Like

  24. Grumpa Joe
    October 25, 2014

    Words like ass did not bother me but I did wrinkle my brow at my kid. A word like fuck would have gotten him a slap in the mouth and a serious time out. My kids are currently 52,51, and 47. They survived the abuse well.

    Like

    • thehonkinggoose
      October 25, 2014

      I just don’t understand punishing a kid for using a word they learned from grown-ups. Doesn’t make sense to me.

      Like

      • Grumpa Joe
        October 25, 2014

        To each his own.

        Like

      • Uncle Guacamole
        October 25, 2014

        Amen, sister! Or should I say “honk!” πŸ™‚ It gets my hackles up when people start with “some things are acceptable for adults, but not for kids.” That double standard just burns my ass. I mean, it’s really fucked up. πŸ™‚

        Like

  25. Norbert Haupt
    October 25, 2014

    Kids are going to use “language” anyway. It’s much better when they do it around you so you know how they sound.

    Like

    • thehonkinggoose
      October 25, 2014

      With how permissive I have been, you’d think my kids might use swear words in exclamation sometimes, but I really can’t think of one time they have. Instead they have conversations like the above, where they are just talking about what the words mean.

      Like

  26. mommyx4boys
    October 25, 2014

    I use to cuss like a sailor, I always heard my mom do it and it never bothered me. But when I met my future husband i noticed that he would get a certain look on his face when I would cuss, it was embarrassment. So I startwd to guard my words a little and soon I wasnt cussing at all. Now 14 years later it sounds awful to hear, my 11 year old has slipped up once and said something I kinda laughed and just said I didnt want to hear it again.

    Like

    • thehonkinggoose
      October 25, 2014

      I’ve really shocked my husband (not lately, but earlier in our relationship) and co-workers with my strong language. Not because they are offended by the words themselves, but for some reason they don’t expect them coming from gentle, soft-spoken little me. Wake up call, people – you don’t know me until you’ve heard me cuss like my mama taught me, LOL.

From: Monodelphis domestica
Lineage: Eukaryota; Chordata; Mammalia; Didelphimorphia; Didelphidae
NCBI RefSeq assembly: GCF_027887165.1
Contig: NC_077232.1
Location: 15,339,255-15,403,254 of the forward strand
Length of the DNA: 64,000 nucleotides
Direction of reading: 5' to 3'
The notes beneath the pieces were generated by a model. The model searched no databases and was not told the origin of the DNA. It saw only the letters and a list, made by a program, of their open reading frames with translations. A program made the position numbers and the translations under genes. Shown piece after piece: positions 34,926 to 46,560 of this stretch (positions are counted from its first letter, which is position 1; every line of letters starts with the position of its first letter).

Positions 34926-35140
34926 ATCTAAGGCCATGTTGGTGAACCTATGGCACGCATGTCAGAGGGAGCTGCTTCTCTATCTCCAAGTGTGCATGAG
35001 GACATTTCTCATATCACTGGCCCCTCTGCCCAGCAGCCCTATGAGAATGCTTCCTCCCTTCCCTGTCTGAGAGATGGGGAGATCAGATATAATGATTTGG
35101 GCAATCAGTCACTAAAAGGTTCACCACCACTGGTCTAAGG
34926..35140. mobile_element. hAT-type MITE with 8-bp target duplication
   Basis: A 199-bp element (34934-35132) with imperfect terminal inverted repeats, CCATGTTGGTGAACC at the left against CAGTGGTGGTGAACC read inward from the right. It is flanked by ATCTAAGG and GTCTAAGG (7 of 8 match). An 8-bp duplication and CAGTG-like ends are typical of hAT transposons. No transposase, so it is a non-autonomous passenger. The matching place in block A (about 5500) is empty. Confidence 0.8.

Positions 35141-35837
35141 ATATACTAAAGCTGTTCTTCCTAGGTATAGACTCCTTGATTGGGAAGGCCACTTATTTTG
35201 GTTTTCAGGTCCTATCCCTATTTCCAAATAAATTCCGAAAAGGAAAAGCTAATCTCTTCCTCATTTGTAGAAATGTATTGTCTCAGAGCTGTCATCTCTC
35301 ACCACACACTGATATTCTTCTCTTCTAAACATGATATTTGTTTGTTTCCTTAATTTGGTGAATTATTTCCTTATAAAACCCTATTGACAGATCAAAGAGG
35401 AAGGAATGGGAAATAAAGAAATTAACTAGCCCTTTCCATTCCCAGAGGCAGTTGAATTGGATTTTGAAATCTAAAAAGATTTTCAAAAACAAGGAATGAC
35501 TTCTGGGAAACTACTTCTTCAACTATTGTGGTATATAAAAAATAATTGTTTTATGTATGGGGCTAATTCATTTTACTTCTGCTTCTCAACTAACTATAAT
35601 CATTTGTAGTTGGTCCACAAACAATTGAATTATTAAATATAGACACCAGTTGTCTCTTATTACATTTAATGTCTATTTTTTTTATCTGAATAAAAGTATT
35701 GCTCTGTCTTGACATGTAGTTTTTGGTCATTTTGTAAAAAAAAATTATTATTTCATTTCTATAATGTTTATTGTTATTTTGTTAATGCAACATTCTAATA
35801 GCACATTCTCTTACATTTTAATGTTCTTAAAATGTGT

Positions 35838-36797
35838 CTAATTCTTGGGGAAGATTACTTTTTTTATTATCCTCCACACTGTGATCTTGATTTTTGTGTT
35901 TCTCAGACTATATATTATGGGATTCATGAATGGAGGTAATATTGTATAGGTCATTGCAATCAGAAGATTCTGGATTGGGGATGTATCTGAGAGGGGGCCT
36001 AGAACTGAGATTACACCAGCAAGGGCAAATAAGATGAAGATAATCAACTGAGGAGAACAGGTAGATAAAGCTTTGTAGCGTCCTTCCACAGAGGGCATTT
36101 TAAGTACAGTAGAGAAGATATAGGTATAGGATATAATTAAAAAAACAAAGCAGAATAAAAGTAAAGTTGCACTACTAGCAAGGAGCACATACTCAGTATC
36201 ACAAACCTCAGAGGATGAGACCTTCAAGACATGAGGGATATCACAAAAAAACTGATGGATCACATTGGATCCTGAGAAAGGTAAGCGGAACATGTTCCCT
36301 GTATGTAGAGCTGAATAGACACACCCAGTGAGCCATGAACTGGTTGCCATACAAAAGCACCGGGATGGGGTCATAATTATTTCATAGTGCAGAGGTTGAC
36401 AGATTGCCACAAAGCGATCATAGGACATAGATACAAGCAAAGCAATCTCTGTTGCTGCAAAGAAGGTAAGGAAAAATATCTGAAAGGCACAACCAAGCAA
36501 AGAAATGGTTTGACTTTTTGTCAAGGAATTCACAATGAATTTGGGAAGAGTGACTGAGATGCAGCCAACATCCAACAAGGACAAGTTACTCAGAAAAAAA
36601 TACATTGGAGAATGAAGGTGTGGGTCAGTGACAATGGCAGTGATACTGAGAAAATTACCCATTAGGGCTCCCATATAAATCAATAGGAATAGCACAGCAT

Like

  27. Elisa Preston
    October 25, 2014

    This was priceless! I like what you said here: “We discuss language openly so they will have an understanding that goes beyond just following rules.” I think that is an essential component of really teaching your children with a long-term perspective. In school, they are taught the concept, not just the procedure, so they know the why, not just the how. Thanks for the post!

    Like

    • thehonkinggoose
      October 25, 2014

      I wouldn’t even be mad if my kids did swear, like in exclamation, but I honestly can’t think of one time they have, in spite of me being so permissive. Mostly, I hear them have conversations like this, where they discuss the meanings of the words. Parenting for the #win

      Liked by 1 person

  28. Your Moderate Mama
    October 25, 2014

    OH MY GOSH….

    I can’t handle it…

    that is so wrong and so wonderful!!!

    Like

    • thehonkinggoose
      October 25, 2014

      I’m just relieved my 10yo doesn’t know what fucks are, because as soon as he finds out, he’s going to tell his little brother, I can pretty much guarantee it. So I considered this a #parentingwin .

      Liked by 1 person

      • Your Moderate Mama
        October 25, 2014

        Yes!!

        Most definitely goes in the “win” file!!

        Congrats on having a 10 year-old-boy who is still so wonderful innocent!!! I love it and pray my boys will be the same!!!

        Liked by 1 person

  29. youngandunsound
    October 25, 2014

    When I was kid, it was never explicitly stated, but I was not supposed to swear. That kind of made cuss words a bit of a “forbidden fruit” and when I would use some (even just “crap” or “friggin'”) I would feel like a bad ass, lol. Even now if I swear in front of my parents (which happens more often than I’d like) I will occasionally get corrected. It also doesn’t help that I work in a mine. Language is contagious.

    I think it should be addressed the same way as drinking alcohol for teens. When I got to high school my parents would buy my alcohol for me, to make sure I was getting it from a safe and controlled place. I would go out with a four pack of coolers and drink maybe two or three of them at a party. From my parents I learned the art of “social drinking” rather than “power drinking.” Now, I rarely ever drink, not because it was never allowed but because it was, and there is nothing new to “discover” about it.